Chicken Pox (Herpes Varicella Zoster)
- Created in Infections & Infestations
You might have heard or been told that one way to prevent certain diseases is to avoid contact with the sick person, items used by such a person, or disinfect surfaces you suspect the ill person might have touched.
At such times, you may wonder why such a precaution is taken. The answer is simple; some diseases are contagious. Meaning they can be spread through contact with saliva, mucus, or blood from an infected person. They can also be spread through contact with surfaces that have been touched by the organism causing the disease; Chickenpox is one such disease.
Chickenpox typically affects the skin and can cause rash, fever, and muscle aches. It can be serious if not treated properly, and sometimes, it can lead to pneumonia.
Causes: What Causes Chickenpox?
Chickenpox is caused by a virus known as Varicella zoster. This virus is also responsible for another disease called shingles and is transmitted from person to person by close contact with an infected person’s droplets. It is most contagious during the first 2 to 3 days of a person's illness.
Who is at Risk of Chickenpox?
Chickenpox is common among children but can also occur in teenagers. Other persons at risk of chickenpox include:
- Adults Who Never Had Chickenpox
- Adults Who Had Chickenpox as a Child
- Pregnant Women
- Immunocompromised Individuals
Symptoms: What are the Symptoms of Chickenpox
Symptoms of chickenpox usually develop one to three days after exposure. The most common symptom of chickenpox is a mild fever, usually accompanied by a sore throat, headache, runny nose, cough, and fatigue. Other symptoms include:
- Abdominal pain
- Loss of appetite
- Itchy rash
- Blisters filled with fluid that later turn to scabs
- Ear infection (otitis media)
- Eye irritation
Treatment: How is Chickenpox Treated?
There are a few different antiviral medications that can treat chickenpox. They all work similarly by attacking the virus and stopping it from replicating. The most popular antiviral drugs for chickenpox are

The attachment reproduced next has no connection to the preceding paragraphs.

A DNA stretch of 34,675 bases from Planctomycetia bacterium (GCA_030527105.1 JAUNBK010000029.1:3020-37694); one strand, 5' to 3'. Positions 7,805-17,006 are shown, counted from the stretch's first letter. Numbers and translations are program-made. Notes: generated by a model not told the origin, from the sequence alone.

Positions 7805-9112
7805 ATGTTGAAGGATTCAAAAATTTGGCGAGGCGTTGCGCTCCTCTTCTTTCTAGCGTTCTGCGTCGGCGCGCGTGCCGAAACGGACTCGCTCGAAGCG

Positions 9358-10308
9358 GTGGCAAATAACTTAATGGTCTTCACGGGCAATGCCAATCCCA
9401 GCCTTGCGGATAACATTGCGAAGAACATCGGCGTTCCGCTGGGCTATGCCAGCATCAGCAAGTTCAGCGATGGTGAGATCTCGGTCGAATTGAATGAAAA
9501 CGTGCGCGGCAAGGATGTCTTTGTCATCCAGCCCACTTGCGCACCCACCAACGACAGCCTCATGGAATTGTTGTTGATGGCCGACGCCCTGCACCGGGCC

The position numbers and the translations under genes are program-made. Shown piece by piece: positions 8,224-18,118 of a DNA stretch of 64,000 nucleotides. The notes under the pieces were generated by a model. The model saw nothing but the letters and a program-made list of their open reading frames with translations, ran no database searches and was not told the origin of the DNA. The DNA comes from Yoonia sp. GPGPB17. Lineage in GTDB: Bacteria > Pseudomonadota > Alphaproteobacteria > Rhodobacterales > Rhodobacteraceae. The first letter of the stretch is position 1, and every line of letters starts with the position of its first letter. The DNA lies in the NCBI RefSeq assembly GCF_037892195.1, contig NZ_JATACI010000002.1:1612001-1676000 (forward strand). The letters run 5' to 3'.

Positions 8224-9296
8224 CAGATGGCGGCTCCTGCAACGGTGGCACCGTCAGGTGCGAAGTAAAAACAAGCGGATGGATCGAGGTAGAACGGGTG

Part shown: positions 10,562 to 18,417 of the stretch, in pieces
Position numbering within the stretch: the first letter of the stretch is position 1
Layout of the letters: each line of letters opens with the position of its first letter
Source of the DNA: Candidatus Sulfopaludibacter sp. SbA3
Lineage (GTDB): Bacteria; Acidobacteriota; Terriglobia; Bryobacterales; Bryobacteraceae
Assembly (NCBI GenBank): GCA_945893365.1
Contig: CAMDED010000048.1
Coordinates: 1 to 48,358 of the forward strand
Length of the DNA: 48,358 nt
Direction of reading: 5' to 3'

- Acyclovir (Zovirax)
- Valacyclovir (Valtrex)
Pain relief is one of the most common benefits associated with chickenpox treatment. Many people find that over-the-counter pain relievers (ibuprofen or acetaminophen) help relieve their symptoms.
Chickenpox fever is another common symptom of the disease, and it can be challenging to reduce. Drinking plenty of fluids, taking ibuprofen or acetaminophen as needed, and resting are effective ways to reduce fever.
There are a few things that you can do to keep yourself hydrated during chickenpox. Drink plenty of fluids, avoid caffeine and alcohol.
Skincare is an important part of chickenpox treatment.
- It would be best if you avoid exposure to the sun.
- Also, avoid scratching the skin, leading to secondary infection.
- Have an oatmeal bath to reduce the itch
- Apply calamine lotion for itchy rash
Prevention: How can Chickenpox be Prevented?
The best way to prevent chickenpox is to get vaccinated. Children should receive their first dose of the vaccine between 12 and 15 months old and a second dose at 4 to 6 years old. Adults should get the vaccine if they haven't had it before.
Aside from vaccination, you can prevent chickenpox by taking certain precautions, including
- Avoid contact with people who have chickenpox.
- Disinfect surfaces and objects that may have been exposed to the virus
- Get treatment if you are infected
- Cover your mouth when you cough
- Wash your hands with soap and water for at least 20 seconds
- Clean shared items with household cleaners and disinfectant
- Stay home, do not go to work or school until the illness resolves
- If you get sick, stay home from school or work, rest, and drink plenty of fluids
Complications: What are the Potential Complications of Chickenpox?
Complications of chickenpox can vary widely, but the most common are:
- Encephalitis (a brain infection), and
- Bleeding Problems
Although chickenpox rarely results in death, it can make the skin less attractive and cause some problems, so it is vital to get checked if you experience symptoms.